More than 100 years after Tindley’s birth, the song was invigorated with a mid-twentieth century thrust that made it the anthem of the civil rights movement. The song’s new words declared a sense of unity and resolution by those victimized, making it clear the world knew “We’ll walk hand in hand,” as each one walking with an unshakable faith knew victory was in sight. That faith was rock solid. The assurance offered a quiet but firm message to any foe who doubted: “Deep in my heart, I do believe we shall overcome someday.”
Singing, Teaching. Guy Carawan, described as “a radical troubadour” by David Halberstam in The Children, a landmark book on the movement’s early days, was responsible for helping to bring the song, with its social message, in 1959, to civil rights activists. Carawan was serving as a teacher at the Highlander Folk School, a liberal leadership training school and cultural center in East Tennessee. Folk singer Pete Seeger, who would do much to popularize “We Shall Overcome,” suggested to Carawan that he volunteer at the school. It was a solid recommendation. He and his wife, Candy, still work at Highlander, where they serve as consultants.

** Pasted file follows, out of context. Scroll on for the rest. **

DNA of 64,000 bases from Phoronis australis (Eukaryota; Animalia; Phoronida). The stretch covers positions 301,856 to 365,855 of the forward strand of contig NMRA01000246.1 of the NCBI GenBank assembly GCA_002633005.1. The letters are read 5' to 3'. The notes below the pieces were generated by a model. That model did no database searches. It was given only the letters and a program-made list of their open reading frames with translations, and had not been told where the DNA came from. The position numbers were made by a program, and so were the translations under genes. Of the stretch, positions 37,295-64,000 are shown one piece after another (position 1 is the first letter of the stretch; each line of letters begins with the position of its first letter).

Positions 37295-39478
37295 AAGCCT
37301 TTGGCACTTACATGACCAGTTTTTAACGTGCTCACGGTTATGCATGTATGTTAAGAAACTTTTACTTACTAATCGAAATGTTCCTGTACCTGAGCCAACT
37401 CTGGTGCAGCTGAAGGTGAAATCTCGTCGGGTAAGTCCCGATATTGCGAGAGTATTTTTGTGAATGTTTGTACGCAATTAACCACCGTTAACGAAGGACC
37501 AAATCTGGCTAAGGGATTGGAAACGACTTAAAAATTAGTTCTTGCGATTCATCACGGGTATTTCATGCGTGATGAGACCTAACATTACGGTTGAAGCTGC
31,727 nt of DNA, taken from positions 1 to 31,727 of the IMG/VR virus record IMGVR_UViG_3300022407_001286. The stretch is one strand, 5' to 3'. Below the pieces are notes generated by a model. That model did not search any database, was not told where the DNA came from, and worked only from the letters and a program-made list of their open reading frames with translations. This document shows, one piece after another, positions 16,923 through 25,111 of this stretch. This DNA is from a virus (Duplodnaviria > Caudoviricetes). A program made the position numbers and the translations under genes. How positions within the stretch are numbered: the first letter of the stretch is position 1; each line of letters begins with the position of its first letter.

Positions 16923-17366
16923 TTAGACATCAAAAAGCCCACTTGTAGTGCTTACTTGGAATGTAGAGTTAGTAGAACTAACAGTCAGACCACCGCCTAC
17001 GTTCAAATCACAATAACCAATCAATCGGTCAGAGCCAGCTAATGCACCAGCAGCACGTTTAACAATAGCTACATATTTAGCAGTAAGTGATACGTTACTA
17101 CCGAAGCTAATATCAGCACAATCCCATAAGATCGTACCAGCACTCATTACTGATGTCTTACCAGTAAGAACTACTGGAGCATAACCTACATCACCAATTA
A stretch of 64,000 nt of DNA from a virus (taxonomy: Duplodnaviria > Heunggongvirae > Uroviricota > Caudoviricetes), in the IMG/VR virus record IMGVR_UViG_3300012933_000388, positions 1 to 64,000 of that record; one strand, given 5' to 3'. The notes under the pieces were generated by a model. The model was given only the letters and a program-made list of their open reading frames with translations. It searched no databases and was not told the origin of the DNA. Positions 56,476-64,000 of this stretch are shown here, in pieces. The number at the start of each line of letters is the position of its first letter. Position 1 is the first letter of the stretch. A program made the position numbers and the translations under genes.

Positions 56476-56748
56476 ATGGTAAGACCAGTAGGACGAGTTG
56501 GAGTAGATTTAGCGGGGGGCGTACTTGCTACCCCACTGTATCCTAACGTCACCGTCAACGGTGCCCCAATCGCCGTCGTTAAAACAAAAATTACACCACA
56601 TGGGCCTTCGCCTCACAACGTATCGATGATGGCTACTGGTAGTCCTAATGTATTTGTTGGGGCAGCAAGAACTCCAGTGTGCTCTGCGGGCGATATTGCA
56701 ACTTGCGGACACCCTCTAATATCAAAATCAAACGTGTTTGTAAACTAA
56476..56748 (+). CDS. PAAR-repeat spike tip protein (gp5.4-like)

Carawan would journey to Nashville quite often during the lunch counter sit-ins of 1960. In The Children, Halberstam wrote of how the Reverend C.T. Vivian, Carawan’s host in Nashville, would always remind Carawan to bring his guitar. He didn’t have to. The guitar was an appendage for Carawan.
A song that Carawan played for Vivian was “I’ll Overcome Someday,” which Halberstam described as an old black church song. The words came rolling out, more like those from “I’ll Be All Right,” the song that possibly inspired Charles A. Tindley when he wrote his classic hymn in 1901.
“I’ll be all right. I’ll be all right someday. Deep in my heart, I do believe, I’ll be all right someday….I will see his face. I will see his face someday….”
Another Minister. Different Sounds. In the ’30’s, Blind Gary Davis, a blues singer-guitarist, noted for his ragtime-styled playing, recorded a mix of blues and gospel numbers. His adaptation of “I’ll Be Alright,” along with “Death Don’t Have No Mercy,” “Baby Let Me Lay It On You,” and “Samson and Delilah” made for a compelling mix of temporal and spiritually minded songs. Soon he became more mindful of the messages in his gospel songs, leading him to the ministry. He was ordained a Baptist minister in the mid-thirties.
In 1940 Davis, a native of Laurens, South Carolina, became the minister at the Missionary Baptist Connection Church in New York City, but his work was not limited to the pulpit. He would regularly venture out with his guitar to play, sing and preach on the street corners of Harlem.
The folk music revival of the late ’50s took the Reverend Gary Davis to larger gatherings than Harlem street corners. His unique mixture of blues, gospel and ragtime made him popular on college campuses and at coffee houses. Davis had become a very influential figure during a time in which society and music were both exploring new boundaries.